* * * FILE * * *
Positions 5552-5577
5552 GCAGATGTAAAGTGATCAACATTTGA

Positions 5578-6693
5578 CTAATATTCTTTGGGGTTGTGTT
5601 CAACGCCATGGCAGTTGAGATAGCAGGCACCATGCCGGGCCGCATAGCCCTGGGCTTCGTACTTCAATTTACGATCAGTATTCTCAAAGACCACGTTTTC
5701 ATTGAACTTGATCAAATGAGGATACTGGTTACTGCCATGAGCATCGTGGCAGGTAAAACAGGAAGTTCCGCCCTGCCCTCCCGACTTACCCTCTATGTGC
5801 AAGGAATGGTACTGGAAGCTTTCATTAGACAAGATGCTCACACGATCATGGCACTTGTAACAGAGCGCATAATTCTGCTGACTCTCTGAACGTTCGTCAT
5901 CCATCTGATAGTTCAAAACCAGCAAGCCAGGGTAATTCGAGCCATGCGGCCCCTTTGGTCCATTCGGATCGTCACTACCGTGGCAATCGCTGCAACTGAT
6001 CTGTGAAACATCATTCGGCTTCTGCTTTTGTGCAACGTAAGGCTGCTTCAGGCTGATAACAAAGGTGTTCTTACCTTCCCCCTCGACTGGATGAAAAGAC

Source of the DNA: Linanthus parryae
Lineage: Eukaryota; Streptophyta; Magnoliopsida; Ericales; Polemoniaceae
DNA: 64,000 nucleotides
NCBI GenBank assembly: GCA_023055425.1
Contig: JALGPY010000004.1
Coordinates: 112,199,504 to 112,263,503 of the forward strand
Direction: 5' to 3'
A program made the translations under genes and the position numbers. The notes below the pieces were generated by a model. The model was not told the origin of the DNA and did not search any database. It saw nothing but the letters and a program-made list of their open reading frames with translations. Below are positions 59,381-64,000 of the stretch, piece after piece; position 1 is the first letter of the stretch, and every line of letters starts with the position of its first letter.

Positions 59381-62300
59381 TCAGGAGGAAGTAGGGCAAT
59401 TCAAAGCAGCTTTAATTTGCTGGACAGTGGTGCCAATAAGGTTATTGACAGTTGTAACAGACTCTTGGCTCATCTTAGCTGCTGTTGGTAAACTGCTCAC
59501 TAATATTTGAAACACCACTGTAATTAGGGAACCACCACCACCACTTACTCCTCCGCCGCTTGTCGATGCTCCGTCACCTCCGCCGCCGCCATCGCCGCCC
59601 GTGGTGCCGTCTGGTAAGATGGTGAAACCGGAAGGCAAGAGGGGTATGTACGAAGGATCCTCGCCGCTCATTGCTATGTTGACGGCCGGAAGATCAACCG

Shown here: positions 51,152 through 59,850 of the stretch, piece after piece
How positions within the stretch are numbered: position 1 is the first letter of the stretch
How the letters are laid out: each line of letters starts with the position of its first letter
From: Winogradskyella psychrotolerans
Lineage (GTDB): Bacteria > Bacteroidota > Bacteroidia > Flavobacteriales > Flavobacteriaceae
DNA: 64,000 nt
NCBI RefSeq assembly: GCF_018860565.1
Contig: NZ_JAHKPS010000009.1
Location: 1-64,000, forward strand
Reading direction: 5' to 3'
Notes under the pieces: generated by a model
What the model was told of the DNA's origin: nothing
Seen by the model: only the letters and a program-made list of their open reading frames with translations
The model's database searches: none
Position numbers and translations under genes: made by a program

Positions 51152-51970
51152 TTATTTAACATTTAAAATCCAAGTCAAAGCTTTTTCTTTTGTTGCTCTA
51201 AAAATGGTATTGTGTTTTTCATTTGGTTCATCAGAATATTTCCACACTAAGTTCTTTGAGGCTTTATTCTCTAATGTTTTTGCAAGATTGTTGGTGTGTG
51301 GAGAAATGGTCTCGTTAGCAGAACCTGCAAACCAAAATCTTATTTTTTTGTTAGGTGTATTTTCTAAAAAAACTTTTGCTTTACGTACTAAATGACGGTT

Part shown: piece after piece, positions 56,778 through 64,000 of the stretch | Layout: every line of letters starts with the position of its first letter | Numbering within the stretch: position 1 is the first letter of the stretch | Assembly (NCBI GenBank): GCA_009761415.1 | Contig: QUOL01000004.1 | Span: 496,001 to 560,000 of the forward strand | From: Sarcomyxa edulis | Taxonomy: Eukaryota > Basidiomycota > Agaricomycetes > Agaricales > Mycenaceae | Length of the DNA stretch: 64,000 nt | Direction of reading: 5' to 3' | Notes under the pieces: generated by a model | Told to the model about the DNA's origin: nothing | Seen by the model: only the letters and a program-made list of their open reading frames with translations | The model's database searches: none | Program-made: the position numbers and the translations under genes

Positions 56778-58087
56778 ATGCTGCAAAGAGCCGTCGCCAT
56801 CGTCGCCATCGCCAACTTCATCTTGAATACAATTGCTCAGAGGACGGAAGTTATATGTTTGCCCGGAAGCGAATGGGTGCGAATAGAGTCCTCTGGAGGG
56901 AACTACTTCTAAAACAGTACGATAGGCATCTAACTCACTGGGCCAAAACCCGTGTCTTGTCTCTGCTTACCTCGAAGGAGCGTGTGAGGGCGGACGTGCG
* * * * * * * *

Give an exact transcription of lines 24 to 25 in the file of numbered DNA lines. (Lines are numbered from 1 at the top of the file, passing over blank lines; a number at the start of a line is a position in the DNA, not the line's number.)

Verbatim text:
How positions within the stretch are numbered: position 1 is the first letter of the stretch
How the letters are laid out: each line of letters starts with the position of its first letter